Stabilization of hygroscopic salts
The invention relates to the stabilization against water uptake of hygroscopic salts useful as catalysts by formation of anhydrous adducts with particulate support materials in order to facilitate manipulation and storage. The adducts comprise a particulate support material and a hygroscopic salt of a species of formula R.sup.1 R.sup.2 R.sup.3 R.sup.4 N, R.sup.1 R.sup.2 R.sup.3 R.sup.4 P, R.sup.1 R.sup.2 R.sup.3 R.sup.4 As, wherein R.sup.1 R.sup.4 which may be identical or different represent hydrogen or alkyl or aryl groups, or of Li, Na, K, Rb, Cs, Be, Mg, Ca, Sr, Ba, Cu. Ag, Zn, Cd, Au, Hg, Ga, In, Tl, Sn, Sb or Pb, the salt anion being fluoride, bromide, chloride, sulphate, nitrate, nitrite, cyanate, thiocyanate, peroxide, hydroxide, acetate, formate or comprises phosphorus and oxygen, the salt being coated on the support material thereby being rendered less hygroscopic; provided that when the species is Na, the anion is other than hydroxide and when the species is Tl the anion is fluoride, bromide or chloride. Adducts of salts useful in catalytic fluorination, e.g. R.sup.1 R.sup.2 R.sup.3 R.sup.4 N.sup.+ F.sup. - and CsF are of especial interest.
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This invention relates to the stabilisation of hygroscopic salts.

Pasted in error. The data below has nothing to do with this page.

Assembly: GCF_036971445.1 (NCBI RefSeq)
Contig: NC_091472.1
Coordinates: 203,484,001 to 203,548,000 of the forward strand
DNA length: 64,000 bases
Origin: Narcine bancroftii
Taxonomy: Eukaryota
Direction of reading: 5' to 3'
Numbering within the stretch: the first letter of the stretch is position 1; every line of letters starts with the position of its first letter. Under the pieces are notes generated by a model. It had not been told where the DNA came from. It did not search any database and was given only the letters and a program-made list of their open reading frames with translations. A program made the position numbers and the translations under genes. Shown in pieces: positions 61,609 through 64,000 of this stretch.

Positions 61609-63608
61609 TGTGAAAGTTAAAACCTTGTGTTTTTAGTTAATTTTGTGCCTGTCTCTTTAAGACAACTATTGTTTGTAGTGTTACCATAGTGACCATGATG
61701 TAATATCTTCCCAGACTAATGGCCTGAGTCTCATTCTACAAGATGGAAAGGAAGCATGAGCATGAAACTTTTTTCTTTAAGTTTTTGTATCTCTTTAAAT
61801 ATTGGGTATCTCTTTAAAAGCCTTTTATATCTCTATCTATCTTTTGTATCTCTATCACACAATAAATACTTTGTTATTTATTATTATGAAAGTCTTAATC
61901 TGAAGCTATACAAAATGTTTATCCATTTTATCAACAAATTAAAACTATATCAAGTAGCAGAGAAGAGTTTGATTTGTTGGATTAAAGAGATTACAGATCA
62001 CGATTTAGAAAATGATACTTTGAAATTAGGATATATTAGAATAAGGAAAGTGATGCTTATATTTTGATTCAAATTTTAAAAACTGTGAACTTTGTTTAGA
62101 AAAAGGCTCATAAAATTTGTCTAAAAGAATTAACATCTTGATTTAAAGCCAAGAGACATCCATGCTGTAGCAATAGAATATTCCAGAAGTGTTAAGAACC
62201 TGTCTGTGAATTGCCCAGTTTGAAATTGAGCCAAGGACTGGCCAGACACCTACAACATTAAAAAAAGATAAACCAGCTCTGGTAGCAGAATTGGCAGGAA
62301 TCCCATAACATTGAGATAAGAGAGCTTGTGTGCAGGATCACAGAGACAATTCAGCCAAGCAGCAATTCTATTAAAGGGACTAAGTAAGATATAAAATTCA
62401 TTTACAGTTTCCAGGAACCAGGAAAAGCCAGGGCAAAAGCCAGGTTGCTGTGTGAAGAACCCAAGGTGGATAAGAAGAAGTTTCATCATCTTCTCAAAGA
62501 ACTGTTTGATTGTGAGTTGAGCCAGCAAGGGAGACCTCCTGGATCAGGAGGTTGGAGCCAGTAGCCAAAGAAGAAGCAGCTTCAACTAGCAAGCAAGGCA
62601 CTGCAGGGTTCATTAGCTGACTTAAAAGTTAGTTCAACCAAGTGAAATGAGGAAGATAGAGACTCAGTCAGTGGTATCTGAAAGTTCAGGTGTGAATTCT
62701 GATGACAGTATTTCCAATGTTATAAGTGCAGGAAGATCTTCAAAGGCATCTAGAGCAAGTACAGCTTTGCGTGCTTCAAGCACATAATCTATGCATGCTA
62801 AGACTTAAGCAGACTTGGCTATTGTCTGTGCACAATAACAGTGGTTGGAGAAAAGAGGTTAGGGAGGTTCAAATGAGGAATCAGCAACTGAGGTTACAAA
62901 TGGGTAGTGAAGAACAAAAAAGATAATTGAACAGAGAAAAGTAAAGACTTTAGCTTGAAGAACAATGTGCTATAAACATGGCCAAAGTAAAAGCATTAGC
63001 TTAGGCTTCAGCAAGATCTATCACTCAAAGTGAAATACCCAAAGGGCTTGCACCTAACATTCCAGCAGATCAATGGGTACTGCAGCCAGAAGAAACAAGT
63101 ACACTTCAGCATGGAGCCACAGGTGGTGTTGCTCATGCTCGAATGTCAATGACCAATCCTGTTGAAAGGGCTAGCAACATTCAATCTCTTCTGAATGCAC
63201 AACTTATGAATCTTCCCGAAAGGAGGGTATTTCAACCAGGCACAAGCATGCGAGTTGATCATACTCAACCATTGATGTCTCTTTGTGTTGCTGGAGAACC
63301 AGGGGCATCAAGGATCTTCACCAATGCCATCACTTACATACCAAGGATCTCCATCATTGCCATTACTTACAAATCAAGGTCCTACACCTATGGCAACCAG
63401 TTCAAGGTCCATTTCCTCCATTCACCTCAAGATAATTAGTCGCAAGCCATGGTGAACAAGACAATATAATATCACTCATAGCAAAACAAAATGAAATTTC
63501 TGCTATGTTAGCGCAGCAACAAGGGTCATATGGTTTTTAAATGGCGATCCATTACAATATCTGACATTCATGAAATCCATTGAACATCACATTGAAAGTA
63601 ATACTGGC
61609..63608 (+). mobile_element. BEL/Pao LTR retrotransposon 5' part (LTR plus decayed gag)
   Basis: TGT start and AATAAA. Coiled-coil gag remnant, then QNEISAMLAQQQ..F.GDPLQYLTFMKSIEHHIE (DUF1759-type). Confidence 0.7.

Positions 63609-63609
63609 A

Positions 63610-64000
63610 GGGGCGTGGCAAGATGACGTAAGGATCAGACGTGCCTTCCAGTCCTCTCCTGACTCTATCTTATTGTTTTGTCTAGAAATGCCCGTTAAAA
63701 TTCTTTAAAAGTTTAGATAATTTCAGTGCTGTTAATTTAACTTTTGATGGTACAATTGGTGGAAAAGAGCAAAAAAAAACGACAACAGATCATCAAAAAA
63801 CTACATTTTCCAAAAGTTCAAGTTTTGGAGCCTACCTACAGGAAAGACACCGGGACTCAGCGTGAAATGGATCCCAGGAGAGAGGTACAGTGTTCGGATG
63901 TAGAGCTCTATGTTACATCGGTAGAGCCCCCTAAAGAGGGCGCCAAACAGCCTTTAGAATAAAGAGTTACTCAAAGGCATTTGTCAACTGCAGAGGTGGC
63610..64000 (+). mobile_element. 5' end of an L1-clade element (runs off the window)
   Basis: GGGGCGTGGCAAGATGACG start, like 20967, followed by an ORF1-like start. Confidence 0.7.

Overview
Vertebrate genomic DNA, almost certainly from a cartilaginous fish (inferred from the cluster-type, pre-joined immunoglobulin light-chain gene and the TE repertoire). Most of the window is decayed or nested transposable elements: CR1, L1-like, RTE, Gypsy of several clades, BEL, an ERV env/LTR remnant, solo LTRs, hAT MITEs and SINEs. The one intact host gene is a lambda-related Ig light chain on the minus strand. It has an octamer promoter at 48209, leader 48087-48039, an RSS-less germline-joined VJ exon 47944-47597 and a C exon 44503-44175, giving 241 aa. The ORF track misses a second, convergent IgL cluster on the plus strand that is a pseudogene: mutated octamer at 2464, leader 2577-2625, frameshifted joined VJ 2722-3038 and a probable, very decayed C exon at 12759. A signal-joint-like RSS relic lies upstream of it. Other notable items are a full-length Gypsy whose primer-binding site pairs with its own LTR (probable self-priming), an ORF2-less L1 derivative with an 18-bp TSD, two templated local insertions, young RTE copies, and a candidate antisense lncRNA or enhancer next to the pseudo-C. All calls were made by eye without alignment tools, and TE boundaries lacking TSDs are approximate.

Many salts such as fluorides which find application as catalysts for example are highly hygroscopic. It is therefore necessary to maintain and store them under anhydrous conditions and in particular to protect them from atmospheric hydration so that activity is not impaired.
It has now been found that such salts can be readily stabilised so that the rate of uptake of moisture from the atmosphere is significantly reduced, facilitating manipulation and storage.
Accordingly, the present invention comprises an anhydrous adduct of a particulate support material with a hygroscopic salt of a species of formula R.sup.1 R.sup.2 R.sup.3 R.sup.4 N, R.sup.1 R.sup.2 R.sup.3 R.sup.4 P, R.sup.1 R.sup.2 R.sup.3 R.sup.4 As, wherein R.sup.1 -R.sup.4 which may be identical or different represent hydrogen or alkyl or aryl groups, or of Li, Na, K, Rb, Cs, Be, Mg, Ca, Sr, Ba, Cu, Ag, Zn, Cd, Au, Hg, Ga, In, Tl, Sn, Sb or Pb, the salt anion being fluoride, bromide, chloride, sulphate, nitrate, nitrite, cyanate, thiocyanate, peroxide, hydroxide, acetate, formate or comprises phosphorus and oxygen, the salt being coated on the support material thereby being rendered less hygroscopic; provided that when the species is Na, the anion is other than hydroxide and when the species is Tl the anion is fluoride, bromide or chloride.